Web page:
HIV is a virus that attacks the immune system. Left untreated, HIV leads to AIDS. With AIDS, the immune system is so weak that common infections can be dangerous and even fatal.
People pass the virus mostly through sex, but they can also spread HIV:
Medications suppress the level of HIV so that the virus can't cause damage. Today, people with HIV lead long, active and full lives.
Call the UPMC Center for Care of Infectious Diseases to learn more or make an appointment at 412-647-7228 or 1-877-788-7228.
HIV is a virus that attacks the immune cells. It enters your bloodstream through contact with someone else's blood or sexual fluid.
At first, HIV stays at low levels and doesn't cause problems. But over time, the virus level becomes high enough to deplete white blood cells.
This, in turn, dramatically reduces the body's ability to fight infections. causing acquired immunodeficiency syndrome (AIDS).
It can take years for HIV to lead to AIDS.
Without treatment, AIDS is fatal because the body can no longer fight off infections.
HIV transmits through blood and semen, vaginal fluid, and rectal fluid. It does not transmit through saliva or touch.
The most common way that HIV spreads is through anal or vaginal sex.
The virus can enter the bloodstream through small tears in the vagina or rectum. Since the rectum is especially prone to tears, anal sex poses the highest risk for HIV.
The virus can also enter the body by weakening the cells lining the vagina and rectum.
The receptive partner is at higher risk for HIV, but the inserting partner is also at risk.
The virus in the vaginal fluid, rectal fluid, or blood can enter the penis through the urethra or small sores or cuts.
People can contract HIV by using a needle or other equipment that a person with HIV used before them.
It's vital to never share needles or syringes to inject drugs.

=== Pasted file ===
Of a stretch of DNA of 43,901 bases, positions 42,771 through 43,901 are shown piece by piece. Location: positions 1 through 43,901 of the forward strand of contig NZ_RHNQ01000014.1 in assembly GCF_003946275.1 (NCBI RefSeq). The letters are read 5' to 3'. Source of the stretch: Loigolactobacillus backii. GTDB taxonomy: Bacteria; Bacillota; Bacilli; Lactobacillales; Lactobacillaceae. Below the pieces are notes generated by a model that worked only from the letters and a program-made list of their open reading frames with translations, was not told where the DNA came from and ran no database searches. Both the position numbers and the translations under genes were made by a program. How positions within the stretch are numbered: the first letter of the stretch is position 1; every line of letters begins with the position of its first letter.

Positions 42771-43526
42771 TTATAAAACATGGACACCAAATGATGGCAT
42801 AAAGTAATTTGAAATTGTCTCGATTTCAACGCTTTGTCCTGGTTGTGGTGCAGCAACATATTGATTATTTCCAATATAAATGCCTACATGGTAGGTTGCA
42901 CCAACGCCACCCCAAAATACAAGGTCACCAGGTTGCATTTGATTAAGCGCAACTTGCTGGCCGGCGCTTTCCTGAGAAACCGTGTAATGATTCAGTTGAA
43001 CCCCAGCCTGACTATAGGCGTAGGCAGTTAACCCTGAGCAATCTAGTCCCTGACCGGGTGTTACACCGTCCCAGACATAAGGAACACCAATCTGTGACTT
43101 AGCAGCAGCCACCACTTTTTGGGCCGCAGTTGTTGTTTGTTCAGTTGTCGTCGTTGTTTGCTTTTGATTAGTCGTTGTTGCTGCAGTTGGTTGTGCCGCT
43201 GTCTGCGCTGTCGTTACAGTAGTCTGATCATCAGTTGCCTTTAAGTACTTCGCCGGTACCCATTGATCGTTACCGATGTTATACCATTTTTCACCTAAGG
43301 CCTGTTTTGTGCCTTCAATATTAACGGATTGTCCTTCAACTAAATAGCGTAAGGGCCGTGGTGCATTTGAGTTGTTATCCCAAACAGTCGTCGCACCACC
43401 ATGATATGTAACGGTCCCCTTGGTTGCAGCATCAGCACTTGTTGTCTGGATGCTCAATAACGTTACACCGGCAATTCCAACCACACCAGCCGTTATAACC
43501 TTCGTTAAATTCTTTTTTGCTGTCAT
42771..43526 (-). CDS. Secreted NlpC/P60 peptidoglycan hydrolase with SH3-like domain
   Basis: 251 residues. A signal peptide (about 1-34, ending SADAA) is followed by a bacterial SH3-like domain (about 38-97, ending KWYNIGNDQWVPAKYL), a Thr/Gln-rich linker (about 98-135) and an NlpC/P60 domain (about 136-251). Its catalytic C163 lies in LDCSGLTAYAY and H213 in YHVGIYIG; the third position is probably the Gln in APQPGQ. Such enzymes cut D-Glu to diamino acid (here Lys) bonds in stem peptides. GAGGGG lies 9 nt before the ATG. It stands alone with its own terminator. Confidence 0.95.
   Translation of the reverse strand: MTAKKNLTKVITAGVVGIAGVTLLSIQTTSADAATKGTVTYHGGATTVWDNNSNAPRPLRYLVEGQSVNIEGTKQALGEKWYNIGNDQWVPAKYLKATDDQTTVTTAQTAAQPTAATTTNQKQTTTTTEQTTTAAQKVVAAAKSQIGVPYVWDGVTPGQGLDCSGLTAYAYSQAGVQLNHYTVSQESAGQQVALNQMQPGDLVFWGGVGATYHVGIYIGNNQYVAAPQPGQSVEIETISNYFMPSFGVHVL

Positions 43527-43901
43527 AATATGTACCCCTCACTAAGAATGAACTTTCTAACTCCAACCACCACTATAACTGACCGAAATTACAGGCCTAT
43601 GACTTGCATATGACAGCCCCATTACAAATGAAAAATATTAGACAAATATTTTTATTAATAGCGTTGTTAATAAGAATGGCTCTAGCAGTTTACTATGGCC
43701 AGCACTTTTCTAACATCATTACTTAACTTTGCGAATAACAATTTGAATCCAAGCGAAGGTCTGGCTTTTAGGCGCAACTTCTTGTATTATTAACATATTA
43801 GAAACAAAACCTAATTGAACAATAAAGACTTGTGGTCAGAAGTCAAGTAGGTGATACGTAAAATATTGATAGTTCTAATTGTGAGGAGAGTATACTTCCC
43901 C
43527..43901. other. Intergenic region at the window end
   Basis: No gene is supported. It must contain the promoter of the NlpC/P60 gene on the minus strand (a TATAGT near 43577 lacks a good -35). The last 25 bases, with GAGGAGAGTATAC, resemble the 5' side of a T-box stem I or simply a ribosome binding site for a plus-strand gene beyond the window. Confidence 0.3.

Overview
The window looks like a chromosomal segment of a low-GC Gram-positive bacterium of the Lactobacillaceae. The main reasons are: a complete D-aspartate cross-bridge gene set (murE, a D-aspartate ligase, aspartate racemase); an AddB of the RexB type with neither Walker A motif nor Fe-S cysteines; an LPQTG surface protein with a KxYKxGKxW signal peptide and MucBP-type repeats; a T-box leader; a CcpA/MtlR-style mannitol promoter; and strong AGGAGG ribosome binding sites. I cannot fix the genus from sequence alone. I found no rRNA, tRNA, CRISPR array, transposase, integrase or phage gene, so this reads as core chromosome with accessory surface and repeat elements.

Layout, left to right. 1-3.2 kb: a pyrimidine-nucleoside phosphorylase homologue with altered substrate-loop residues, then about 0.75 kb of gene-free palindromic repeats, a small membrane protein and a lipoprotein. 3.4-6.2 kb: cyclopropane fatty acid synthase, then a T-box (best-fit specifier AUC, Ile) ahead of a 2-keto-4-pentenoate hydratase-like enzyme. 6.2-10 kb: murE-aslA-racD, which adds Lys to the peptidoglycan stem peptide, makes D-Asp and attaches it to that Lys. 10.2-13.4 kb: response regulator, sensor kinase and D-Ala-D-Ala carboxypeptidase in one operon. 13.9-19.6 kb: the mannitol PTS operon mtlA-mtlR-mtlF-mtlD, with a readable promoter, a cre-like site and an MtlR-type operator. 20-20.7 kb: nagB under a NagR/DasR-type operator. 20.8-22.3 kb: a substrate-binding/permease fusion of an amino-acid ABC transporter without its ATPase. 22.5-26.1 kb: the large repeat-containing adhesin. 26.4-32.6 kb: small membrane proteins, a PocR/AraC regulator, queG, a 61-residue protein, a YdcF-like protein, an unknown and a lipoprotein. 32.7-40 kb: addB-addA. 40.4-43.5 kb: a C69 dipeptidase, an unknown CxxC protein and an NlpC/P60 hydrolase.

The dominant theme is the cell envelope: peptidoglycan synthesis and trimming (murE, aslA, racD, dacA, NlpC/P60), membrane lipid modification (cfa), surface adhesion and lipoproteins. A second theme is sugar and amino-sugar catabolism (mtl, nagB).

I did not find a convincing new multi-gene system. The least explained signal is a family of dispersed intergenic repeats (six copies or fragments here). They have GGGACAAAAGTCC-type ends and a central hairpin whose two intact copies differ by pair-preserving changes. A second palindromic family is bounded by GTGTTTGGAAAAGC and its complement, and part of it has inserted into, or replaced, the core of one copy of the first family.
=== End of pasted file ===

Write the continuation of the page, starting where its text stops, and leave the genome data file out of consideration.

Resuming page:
Babies can contract HIV through pregnancy, birth, or breastfeeding. This is why it's crucial for women to test for HIV early in pregnancy.
Women possibly exposed to HIV during pregnancy or at higher risk for contracting it should test again later in the pregnancy.
By taking HIV medicine while pregnant and when breastfeeding, women can reduce the risk of passing the infection to their baby. With these precautions, the chances the child will contract HIV is less than 1%.
While blood transfusions caused HIV in the past, this is not a risk today. All blood centers in the U.S. test donated blood to make sure it doesn't contain HIV.
Health workers could contract HIV through a needle stick injury if it's contaminated with HIV. Hospitals have protocols to prevent HIV by giving medicines after a needle stick injury.
Very rarely, HIV could spread through a physical fight, if blood from one person gets into the other person's bloodstream.
You have no risk of getting HIV simply by living with someone, sharing food or utensils, or social kissing or hugging.
People who have sex with multiple partners without using condoms are at a higher risk of contracting HIV. Men who have sex with men are at an especially high risk.
Other sexually transmitted infections (STIs) increase the risk of getting HIV. That is because STIs can cause sores that make it easier for HIV to enter the blood.
Finally, those who use injectable drugs and share needles or other injecting equipment have an increased risk of getting HIV.
HIV usually replicates slowly in the first few years and may not cause any serious infections. But the longer you go without treatment, the higher chance it can progress to AIDS and lead to fatal infections.
Only condoms can prevent HIV transmission during sex. Studies show that consistent condom use during sex reduces the risk of HIV transmission by around 70% to 80%.